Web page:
Fort Charlotte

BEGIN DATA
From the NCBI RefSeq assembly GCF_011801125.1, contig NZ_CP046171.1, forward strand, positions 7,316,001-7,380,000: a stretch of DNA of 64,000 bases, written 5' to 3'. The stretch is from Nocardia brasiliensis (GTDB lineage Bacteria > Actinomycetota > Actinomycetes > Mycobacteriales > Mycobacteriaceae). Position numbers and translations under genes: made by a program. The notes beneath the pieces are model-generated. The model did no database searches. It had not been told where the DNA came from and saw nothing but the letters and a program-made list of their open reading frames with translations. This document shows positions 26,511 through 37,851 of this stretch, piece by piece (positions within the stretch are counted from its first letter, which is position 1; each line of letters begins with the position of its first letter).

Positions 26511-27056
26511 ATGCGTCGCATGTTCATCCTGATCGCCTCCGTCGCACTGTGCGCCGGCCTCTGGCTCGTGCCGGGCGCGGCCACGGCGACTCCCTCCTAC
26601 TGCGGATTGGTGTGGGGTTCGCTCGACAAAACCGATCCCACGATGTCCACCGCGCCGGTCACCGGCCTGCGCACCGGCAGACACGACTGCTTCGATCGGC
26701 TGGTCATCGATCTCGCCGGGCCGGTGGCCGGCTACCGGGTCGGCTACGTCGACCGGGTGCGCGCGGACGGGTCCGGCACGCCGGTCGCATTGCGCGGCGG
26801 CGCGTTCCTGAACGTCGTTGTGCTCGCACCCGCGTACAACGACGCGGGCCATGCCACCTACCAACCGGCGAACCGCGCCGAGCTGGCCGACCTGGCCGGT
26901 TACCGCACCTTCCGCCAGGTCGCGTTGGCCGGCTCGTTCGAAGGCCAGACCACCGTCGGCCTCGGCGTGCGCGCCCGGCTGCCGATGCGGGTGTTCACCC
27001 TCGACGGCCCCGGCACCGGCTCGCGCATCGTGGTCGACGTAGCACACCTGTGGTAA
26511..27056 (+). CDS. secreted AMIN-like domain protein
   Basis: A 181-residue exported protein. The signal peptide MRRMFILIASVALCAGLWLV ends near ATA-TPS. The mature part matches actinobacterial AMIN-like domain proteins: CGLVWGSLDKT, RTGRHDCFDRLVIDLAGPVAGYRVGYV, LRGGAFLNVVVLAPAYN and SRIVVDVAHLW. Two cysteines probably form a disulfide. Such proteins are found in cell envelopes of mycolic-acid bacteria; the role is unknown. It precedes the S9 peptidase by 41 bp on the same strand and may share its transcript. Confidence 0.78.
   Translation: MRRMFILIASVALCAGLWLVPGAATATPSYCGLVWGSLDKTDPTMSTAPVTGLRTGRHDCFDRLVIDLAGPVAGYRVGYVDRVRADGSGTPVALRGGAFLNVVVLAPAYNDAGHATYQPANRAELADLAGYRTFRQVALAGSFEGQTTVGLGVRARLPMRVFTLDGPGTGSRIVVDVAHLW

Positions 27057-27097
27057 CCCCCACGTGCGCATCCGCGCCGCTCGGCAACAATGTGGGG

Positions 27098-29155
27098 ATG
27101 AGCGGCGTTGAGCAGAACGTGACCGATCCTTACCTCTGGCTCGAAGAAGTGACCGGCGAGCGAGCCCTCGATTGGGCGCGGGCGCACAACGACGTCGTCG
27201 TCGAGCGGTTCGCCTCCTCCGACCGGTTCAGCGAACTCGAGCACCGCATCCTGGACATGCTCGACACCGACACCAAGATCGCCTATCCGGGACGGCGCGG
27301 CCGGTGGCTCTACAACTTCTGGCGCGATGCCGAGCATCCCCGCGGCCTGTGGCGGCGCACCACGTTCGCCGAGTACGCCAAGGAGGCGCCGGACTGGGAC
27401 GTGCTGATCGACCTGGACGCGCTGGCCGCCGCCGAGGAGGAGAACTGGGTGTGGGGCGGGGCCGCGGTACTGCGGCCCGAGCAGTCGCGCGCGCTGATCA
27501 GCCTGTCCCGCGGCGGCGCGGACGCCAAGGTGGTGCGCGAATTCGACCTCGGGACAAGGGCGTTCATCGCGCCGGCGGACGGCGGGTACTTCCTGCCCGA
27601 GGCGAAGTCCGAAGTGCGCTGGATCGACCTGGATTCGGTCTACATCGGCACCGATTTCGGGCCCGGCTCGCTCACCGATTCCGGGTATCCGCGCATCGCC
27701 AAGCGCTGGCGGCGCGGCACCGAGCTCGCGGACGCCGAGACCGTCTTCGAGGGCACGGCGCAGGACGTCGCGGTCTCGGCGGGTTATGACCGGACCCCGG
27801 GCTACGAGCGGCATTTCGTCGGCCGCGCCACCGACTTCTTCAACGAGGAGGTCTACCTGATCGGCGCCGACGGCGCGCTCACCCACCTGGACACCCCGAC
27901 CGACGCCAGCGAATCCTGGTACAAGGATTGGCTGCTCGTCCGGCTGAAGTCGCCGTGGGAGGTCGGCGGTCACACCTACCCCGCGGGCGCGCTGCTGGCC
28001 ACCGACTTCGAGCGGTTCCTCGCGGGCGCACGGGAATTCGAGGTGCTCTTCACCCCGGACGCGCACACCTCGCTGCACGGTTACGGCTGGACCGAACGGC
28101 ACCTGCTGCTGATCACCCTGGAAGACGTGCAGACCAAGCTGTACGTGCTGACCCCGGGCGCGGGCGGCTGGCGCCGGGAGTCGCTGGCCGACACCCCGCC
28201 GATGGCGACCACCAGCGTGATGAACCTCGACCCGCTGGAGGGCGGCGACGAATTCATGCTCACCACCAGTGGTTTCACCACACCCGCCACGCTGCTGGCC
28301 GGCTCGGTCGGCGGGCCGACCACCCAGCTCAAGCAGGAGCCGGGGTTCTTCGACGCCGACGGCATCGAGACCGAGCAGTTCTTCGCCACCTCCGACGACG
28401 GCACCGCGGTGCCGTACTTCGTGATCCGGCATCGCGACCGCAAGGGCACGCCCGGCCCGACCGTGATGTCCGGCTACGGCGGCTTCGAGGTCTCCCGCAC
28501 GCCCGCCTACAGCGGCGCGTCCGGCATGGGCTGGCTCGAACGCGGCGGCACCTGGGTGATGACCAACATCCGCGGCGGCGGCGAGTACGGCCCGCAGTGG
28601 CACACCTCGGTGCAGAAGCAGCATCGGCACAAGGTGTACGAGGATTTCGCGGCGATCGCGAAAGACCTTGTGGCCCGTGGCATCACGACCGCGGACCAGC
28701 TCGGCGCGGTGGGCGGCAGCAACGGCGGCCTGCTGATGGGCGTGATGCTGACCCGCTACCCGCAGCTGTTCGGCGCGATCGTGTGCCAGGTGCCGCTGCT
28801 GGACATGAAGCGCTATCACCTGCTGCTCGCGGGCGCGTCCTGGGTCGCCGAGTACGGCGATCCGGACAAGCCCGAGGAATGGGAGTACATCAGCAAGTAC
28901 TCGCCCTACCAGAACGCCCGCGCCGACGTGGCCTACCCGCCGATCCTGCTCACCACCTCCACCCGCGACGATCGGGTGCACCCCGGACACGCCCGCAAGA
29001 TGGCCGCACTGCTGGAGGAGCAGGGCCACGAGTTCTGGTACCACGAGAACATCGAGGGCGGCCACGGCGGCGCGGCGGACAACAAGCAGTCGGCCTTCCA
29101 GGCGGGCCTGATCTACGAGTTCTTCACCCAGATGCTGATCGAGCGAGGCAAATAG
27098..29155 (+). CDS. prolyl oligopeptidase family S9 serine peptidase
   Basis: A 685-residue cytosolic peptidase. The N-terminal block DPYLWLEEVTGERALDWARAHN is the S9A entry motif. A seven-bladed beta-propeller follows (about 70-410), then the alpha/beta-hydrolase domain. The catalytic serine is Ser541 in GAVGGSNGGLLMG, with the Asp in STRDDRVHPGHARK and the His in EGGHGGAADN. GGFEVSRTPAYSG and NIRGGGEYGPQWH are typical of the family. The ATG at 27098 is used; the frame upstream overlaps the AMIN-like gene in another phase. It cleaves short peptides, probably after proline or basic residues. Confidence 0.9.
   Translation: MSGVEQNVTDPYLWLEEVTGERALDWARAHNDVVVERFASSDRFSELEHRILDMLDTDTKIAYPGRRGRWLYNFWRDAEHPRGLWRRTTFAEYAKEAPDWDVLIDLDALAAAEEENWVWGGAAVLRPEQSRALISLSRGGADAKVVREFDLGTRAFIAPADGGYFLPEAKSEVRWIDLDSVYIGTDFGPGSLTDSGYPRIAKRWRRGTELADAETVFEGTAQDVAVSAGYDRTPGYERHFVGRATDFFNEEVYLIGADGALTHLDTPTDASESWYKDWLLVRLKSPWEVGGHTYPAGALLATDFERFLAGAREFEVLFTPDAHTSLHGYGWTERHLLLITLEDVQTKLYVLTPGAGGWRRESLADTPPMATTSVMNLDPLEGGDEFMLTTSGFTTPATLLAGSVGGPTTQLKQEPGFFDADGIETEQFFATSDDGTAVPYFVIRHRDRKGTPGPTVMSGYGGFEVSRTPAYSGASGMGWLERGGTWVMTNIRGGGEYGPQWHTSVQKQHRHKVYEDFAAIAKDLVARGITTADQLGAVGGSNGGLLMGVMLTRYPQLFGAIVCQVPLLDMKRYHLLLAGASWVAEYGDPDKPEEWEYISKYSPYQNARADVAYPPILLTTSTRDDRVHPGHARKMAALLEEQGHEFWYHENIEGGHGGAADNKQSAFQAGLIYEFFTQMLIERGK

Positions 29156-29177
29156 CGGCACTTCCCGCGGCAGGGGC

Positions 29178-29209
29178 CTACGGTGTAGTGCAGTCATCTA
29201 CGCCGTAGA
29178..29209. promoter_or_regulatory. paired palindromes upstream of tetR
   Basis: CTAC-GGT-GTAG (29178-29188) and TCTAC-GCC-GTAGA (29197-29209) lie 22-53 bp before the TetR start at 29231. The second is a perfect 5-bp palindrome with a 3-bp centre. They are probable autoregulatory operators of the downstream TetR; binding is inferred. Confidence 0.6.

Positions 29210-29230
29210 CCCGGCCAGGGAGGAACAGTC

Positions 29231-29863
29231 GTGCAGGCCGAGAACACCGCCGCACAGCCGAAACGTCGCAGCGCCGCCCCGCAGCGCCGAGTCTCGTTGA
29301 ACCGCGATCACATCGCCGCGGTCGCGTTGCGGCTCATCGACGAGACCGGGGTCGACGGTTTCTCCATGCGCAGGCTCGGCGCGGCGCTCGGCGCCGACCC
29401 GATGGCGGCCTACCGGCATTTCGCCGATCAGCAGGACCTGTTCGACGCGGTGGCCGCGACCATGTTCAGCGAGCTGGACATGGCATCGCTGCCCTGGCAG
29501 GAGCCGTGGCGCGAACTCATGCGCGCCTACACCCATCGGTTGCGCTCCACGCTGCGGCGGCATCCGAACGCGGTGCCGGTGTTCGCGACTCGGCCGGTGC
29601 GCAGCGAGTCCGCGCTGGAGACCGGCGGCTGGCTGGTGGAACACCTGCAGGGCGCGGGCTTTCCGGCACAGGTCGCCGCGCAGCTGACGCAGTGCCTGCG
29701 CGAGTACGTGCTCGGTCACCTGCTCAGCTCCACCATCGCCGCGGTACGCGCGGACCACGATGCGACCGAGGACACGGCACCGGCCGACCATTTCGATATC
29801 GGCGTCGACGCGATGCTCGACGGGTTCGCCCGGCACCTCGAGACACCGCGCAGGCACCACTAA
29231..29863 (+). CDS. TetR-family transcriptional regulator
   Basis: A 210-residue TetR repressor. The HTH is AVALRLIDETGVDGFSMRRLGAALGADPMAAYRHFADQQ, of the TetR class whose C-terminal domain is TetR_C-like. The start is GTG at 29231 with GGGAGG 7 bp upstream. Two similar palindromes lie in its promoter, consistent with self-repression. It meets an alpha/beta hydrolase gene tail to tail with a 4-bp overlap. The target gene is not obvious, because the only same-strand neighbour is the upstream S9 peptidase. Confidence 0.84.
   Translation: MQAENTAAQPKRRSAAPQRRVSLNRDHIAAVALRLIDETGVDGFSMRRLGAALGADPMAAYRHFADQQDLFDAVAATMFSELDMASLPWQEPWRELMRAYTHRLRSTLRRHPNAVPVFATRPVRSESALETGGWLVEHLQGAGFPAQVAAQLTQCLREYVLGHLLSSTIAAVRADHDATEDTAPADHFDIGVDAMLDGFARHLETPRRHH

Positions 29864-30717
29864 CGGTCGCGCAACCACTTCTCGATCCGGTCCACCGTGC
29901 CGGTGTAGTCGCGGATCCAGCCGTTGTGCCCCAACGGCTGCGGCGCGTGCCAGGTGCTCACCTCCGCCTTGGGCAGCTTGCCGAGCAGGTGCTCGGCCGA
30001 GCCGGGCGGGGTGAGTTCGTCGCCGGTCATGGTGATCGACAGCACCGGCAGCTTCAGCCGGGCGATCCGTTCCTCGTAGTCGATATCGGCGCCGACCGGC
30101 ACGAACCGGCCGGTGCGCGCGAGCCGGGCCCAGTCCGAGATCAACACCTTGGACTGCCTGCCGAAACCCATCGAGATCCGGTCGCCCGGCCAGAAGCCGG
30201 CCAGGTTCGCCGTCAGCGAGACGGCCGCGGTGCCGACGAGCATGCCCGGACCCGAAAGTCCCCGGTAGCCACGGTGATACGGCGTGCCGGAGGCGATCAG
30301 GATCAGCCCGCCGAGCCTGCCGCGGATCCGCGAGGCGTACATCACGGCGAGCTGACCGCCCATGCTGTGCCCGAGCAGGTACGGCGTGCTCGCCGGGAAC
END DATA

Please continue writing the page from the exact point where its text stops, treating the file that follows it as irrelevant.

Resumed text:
A fortification built in 1665 to defend the Sound of Bressay and Lerwick Harbour in Shetland during the Second Anglo-Dutch War, Fort Charlotte is situated behind Commercial Street in the town centre, overlooking the North Pier. Now comprising a five-sided artillery fort, with bastions projecting from each corner, the original structure was rather simpler and built by Robert Mylne (1633 - 1710) at a cost of £28,000. Its presence held off a Dutch fleet in 1667, despite the fort not being properly completed, under-gunned and poorly-supplied. The fort was abandoned in 1672 and the Dutch were able to land unopposed the following year and burned the barracks. However threats from the French gave the impetus for a new defence, which was built 1781-2 and named after Charlotte of Mecklenburg-Strelitz, the wife of King George III. The walls are strong; barrack blocks and a powder magazine are preserved within. The renewed fort never saw action, but was garrisoned throughout the Napoleonic Wars. It served as a courthouse and jail (1837-75), and later a customs house and a coastguard station. Today the structure is in the care of Historic Environment Scotland but remains a base for the local detachment of the Territorial Army.

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